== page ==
Helen Townrow, MoonWalk London

I  was diagnosed with breast cancer in December 2006. It was such a shock as I was only 31 and there wasn’t any history of anyone in my family having had breast cancer.

I discovered the lump while I was putting on some moisturiser and mentioned it to my husband who, like me, thought there was probably nothing to worry about.

Our son, Ben, was only 10 months old at the time and, as I had only recently finished breast-feeding him, I genuinely assumed it was just a blocked milk duct or perhaps a cyst. I was going to ignore it but then I called my mum and she said “no” you must get it checked out.

I went to the clinic and had all the usual tests and then my oncologist confirmed the news…I had breast cancer.

There were only two weeks between my finding the lump, diagnosis and the mastectomy plus lymph node removal on December 14, 2006 – the day before my son’s first birthday. I was extremely grateful to be back home just before Christmas Day.

It was a very difficult time for everyone as my husband’s brother sadly passed away the following day after battling a brain tumour.

We had Christmas at home with my parents arriving from Sheffield and my sister and brother coming, too. Everyone around me was wonderful, especially my husband and my mum, and we still managed to have a lovely Christmas.

I had all my treatment at The Royal Marsden Hospital and they were amazing. They managed, somehow, to make a horrible experience seem quite normal.

I started my chemotherapy on January 2, 2007 and I remember a good friend of mine saying: “You just have to look at it that you’ve taken up a really weird hobby for 18 months.”

Looking after my baby was obviously very hard as you’re just so tired but all the support I had made everything much more bearable. I’m not a religious person but I remember sitting beside Ben’s cot thinking ‘I just want to see what you’ll look like as you grow older, I want to hear your voice’.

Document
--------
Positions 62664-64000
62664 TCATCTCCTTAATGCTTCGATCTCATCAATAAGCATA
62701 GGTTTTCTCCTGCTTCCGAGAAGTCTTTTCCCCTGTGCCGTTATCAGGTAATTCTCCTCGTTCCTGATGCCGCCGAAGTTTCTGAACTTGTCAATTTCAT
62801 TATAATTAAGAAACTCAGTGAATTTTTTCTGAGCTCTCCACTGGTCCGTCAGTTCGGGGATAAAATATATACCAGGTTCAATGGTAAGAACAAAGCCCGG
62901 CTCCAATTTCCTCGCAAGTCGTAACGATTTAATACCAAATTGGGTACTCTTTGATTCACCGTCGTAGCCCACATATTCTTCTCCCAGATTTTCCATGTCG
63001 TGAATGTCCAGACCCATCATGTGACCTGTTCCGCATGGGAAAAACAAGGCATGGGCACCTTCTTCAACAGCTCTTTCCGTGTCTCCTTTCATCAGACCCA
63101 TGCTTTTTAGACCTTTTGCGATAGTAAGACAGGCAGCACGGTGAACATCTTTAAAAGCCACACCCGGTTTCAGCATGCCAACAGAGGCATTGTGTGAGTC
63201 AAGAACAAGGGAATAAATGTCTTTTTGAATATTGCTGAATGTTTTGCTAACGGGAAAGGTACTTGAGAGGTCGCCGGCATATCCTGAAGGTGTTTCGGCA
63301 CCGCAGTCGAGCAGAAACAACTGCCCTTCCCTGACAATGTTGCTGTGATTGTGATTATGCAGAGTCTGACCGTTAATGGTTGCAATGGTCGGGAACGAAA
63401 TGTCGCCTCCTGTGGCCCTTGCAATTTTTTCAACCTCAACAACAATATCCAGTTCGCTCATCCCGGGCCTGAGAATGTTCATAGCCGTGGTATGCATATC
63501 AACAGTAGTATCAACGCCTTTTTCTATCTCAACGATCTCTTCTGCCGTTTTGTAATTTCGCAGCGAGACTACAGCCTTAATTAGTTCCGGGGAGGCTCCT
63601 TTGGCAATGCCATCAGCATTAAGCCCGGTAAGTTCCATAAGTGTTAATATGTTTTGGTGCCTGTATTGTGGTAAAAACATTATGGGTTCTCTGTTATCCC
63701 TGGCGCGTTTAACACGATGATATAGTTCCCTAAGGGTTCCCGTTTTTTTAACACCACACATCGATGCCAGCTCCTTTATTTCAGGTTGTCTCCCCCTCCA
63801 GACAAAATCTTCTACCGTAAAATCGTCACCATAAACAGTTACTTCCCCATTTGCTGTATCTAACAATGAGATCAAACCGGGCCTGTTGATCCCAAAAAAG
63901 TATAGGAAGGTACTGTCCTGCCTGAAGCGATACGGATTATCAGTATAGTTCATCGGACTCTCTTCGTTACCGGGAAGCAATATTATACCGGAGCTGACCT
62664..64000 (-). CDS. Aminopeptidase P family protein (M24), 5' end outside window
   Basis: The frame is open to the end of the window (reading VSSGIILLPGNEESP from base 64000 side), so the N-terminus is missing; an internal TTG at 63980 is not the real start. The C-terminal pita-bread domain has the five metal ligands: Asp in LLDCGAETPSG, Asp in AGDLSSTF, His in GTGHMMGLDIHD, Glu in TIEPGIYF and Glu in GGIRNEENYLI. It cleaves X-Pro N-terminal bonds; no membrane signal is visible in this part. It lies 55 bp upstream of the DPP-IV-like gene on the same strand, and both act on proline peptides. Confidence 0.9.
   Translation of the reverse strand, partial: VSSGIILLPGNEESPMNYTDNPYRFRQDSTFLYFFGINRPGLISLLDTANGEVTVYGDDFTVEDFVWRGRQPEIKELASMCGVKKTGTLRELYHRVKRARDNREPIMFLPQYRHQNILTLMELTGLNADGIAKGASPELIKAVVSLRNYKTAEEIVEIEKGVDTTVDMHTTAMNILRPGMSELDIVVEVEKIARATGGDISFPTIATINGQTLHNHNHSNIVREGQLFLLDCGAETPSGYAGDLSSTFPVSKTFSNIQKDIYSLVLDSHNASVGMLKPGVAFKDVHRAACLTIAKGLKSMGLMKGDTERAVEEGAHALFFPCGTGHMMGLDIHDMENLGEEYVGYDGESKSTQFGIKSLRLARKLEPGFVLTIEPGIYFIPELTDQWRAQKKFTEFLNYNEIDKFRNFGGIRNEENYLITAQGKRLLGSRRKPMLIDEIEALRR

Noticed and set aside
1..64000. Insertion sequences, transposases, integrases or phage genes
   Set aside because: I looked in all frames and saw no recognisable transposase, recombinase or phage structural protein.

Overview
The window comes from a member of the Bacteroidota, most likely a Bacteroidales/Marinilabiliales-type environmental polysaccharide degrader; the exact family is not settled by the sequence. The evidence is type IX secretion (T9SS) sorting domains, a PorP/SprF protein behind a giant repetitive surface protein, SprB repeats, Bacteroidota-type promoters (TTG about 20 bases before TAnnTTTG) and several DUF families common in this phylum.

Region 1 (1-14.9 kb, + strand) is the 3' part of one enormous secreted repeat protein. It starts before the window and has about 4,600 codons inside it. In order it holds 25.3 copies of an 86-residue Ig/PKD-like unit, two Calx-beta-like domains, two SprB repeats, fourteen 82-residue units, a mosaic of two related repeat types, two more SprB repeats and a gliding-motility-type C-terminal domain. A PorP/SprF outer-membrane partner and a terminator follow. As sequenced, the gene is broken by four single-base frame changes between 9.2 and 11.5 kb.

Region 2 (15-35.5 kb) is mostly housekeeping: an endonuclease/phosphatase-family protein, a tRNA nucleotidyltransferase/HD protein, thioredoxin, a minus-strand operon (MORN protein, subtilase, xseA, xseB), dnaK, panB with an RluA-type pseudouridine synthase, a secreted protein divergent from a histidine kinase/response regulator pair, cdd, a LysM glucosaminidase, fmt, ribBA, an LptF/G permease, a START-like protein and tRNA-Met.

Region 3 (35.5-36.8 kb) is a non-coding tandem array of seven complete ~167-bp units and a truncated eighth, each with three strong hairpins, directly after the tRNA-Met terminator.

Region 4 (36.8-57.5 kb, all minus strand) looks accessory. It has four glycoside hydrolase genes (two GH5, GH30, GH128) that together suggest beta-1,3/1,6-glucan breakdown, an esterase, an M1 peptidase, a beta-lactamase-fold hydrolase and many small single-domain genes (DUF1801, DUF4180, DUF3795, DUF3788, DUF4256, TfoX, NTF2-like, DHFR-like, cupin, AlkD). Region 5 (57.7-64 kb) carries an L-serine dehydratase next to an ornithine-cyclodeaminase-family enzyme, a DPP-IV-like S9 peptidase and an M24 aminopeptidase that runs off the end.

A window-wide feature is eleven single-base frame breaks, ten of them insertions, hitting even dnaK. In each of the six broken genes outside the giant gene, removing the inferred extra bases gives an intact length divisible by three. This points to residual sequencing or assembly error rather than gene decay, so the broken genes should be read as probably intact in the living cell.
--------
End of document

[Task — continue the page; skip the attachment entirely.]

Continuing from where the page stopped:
By September 2007 I was starting to feel a little more ‘normal’ – I have to say, though, losing my hair was definitely the hardest part for me. It was a very hot summer and there were times when I went out for a walk or something without my wig on and it’s difficult to ignore the pitying looks.

It’s a few years down the line now and I no longer think about my breast cancer on a daily basis – I can go weeks without thinking about it. I do tend to think differently now, though – I don’t worry about silly things and I feel I appreciate things that maybe other people take for granted.

I decided against have a breast reconstruction in the end as I can still wear what I like. It’s amazing what you can achieve with stick-on boobs. I’ve worn a bikini and strapless dresses, so why bother with more surgery?

I decided to do The MoonWalk in 2018 as I really want to give something back.

I feel very fortunate that I benefited from all the various drugs and treatments that I had during my illness. Most of these were available through the hard work that others have done by fundraising and giving their money towards research.

My mum will also be walking with me as she said: “I really want to do this with you.” We’re both very excited and really looking forward to the challenge of The Moonwalk next month.”

Don’t miss The MoonWalk London, on Saturday, May 12. Power Walk through the capital at midnight wearing a decorated bra, as you raise money and awareness for breast cancer charity, Walk the Walk. Sign up now: www.walkthewalk.org

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